Johannesburg-based businesswoman Nonyaniso Swana, fondly known as ‘Nyani’ Swana, recently celebrated 15 years of excellence leading Imani Business Advisory Services – one of the most established, women-led advisory firms.
Founded in 2007, Imani Business Advisory Services has accumulated a plethora of expertise in accounting, finance and training from clients both in the public and private sectors.
Swana holds an MBA from Wits University, a BCom from Walter Sisulu University, articles from PriceWaterhouseCoopers (PWC) and a postgraduate diploma in taxation from University of South Africa (UNISA). She has been practicing as an accountant for more than 26 years, having finished her articles in 1997.
Nounouche sat down with the woman behind the vision, to find out about her journey and experience that defined her 26 years in the industry.
Tell us a bit about yourself, what defines Nyani Swana?
I am a businesswoman, a mother, a wife and a daughter who takes all these roles seriously.
What inspired you to get into your chosen industry?
I have always enjoyed anything to do with problem solving but it is my dad who encouraged me to enrol for a Bachelor of Commerce degree, which I completed at Wits University.
Did you ever imagine that you’d be a pioneer in the financial industry and venture on to build Imani Business Advisory Services?
Not really but I’m also not completely surprised because both my parents were entrepreneurs who left their careers in education and nursing to plunge into the unknown world of business. So, a part of me knew that I had it in me to make a success of it.
What are some of the challenges you’ve faced as a woman in your financial sector/industry?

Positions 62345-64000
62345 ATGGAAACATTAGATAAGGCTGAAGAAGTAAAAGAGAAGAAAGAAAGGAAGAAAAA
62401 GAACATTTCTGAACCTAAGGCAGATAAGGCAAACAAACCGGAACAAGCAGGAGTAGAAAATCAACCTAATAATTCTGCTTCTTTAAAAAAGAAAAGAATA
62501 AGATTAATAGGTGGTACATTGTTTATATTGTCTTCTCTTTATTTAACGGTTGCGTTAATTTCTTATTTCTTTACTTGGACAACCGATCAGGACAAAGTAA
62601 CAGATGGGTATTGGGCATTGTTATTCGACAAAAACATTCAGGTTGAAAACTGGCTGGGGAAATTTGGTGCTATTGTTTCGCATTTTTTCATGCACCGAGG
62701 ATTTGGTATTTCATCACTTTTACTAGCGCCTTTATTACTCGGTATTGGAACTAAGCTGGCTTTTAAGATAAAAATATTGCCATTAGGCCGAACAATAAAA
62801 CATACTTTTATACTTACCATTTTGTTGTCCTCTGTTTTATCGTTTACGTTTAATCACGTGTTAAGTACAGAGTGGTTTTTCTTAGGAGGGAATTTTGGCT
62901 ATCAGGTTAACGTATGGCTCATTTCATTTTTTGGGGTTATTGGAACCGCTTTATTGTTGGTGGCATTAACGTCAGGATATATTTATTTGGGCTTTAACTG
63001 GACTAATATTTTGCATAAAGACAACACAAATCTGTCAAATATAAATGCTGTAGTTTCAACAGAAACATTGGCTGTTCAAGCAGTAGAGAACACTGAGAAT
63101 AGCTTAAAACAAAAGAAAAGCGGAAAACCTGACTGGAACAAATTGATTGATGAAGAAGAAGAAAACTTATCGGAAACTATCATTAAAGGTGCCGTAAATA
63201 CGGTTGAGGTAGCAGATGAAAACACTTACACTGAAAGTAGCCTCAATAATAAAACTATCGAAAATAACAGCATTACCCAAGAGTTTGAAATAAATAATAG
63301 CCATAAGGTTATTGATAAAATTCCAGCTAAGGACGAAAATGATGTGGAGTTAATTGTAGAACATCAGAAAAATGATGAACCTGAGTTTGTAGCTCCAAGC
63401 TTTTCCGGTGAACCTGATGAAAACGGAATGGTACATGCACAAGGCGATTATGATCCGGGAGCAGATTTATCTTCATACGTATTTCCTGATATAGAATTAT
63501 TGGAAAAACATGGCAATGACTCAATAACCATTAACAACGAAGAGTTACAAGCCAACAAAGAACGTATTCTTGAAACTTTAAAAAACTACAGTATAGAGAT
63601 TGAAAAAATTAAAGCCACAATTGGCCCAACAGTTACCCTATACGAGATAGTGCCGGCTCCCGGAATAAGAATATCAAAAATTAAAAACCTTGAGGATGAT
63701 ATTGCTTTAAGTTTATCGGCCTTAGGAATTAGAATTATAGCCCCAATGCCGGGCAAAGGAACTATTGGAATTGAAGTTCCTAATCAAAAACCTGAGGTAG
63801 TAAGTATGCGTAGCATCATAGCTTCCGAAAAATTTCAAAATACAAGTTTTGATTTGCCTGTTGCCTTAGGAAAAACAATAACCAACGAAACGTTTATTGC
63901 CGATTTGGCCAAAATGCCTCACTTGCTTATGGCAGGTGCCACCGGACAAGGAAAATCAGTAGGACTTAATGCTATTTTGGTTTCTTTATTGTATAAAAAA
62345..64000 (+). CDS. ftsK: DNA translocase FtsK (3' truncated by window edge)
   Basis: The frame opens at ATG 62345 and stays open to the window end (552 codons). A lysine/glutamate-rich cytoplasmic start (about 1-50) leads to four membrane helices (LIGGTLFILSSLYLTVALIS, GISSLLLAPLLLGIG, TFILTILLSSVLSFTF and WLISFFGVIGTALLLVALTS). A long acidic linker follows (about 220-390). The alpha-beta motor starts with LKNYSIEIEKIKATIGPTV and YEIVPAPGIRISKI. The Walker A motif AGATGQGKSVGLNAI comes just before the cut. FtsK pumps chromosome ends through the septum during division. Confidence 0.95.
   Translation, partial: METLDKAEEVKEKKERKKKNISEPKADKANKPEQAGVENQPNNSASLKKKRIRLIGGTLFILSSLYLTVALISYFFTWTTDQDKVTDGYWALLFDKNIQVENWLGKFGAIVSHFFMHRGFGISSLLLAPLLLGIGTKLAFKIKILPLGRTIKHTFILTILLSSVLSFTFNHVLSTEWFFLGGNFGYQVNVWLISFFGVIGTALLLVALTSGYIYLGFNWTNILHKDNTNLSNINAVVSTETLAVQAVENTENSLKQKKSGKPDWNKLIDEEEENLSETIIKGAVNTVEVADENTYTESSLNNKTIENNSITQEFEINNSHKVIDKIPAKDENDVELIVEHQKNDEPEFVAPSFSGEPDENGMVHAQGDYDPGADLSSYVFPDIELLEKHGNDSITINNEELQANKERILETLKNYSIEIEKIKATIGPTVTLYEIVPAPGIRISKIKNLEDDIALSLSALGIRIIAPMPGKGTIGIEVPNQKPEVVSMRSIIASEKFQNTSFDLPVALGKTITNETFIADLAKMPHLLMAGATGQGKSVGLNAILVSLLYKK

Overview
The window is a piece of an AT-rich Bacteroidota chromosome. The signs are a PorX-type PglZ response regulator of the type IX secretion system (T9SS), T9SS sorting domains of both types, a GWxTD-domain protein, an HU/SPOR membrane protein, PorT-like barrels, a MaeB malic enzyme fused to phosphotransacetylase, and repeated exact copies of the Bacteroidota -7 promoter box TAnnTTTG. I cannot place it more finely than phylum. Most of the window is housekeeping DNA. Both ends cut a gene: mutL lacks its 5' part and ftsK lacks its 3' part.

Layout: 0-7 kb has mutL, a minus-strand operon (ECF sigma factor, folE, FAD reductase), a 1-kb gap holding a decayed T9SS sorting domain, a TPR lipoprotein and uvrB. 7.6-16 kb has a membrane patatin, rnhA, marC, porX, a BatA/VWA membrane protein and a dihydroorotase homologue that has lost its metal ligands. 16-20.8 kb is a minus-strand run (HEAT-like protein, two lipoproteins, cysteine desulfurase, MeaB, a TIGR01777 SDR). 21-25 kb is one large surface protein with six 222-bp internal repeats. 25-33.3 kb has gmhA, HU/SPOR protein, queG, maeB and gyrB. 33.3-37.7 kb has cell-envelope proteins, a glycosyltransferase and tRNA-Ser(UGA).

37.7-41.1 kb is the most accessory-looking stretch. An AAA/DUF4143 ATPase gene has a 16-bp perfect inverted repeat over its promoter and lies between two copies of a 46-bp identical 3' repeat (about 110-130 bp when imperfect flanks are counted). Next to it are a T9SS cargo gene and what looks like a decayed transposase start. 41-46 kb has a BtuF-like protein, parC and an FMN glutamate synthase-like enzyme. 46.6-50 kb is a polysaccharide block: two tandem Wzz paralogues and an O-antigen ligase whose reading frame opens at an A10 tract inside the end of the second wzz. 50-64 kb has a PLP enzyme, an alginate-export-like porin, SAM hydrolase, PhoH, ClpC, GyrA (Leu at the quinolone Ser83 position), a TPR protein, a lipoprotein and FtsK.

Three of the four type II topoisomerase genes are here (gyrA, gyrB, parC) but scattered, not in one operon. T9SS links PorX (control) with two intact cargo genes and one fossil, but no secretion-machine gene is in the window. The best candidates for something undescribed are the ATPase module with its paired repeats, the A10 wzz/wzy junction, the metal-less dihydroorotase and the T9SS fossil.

Our challenges remain those faced by most black businesses in our country. Access to finance remains a stumbling block. Expansion for us takes way longer because our growth has to be organic and funded by our own resources.
Which factors impacted your entrepreneurial journey the most?
The serendipity of certain events in my life such as resigning with absolutely no plan during the week. Sitting for GMAT on the Saturday and starting full time MBA program on Monday.
What goes through your mind when you think of women who’ve walked this space before you? Are they inspiration to do better and learn from their mistakes or motivation to excel even further?
I am in awe of their strength but I’m also convinced that our journeys are unique and therefore careful to only measure myself against my personal goals rather than other people’s performance.
Does your industry face gender parities – do you feel like you’re placed on the backfoot or operating from a disadvantage because of your gender?
Yes, definitely. In corporate I experienced the disparities and even now businessmen’s networks remain stronger and they seem to support the sharing of business ideas better. However, women are also making inroads in establishing their own networks.
What’s one thing you would do differently in your journey thus far?
I have no regrets as I believe certain lessons had to be learnt along the way and those lessons build us into who we are today.
What are three things you wish you knew earlier in your career?
i) Courage takes you to new exciting places. Try new challenging things often.
ii) Embracing my strengths and weaknesses alike. They make up the unique individual I am.
iii) Get a mentor and join networking groups.
10. What message of hope would you give to your younger self?
There’s no need to stress excessively. It all works out in the end.
Swana, having been in the accounting sector for more than 26 years, has contributed significantly in the empowerment of young South African women.
Through Imani and the team, she has dedicated her efforts towards economic development and changing the face of the financial sector, whilst also managing to create opportunities and give back to communities.
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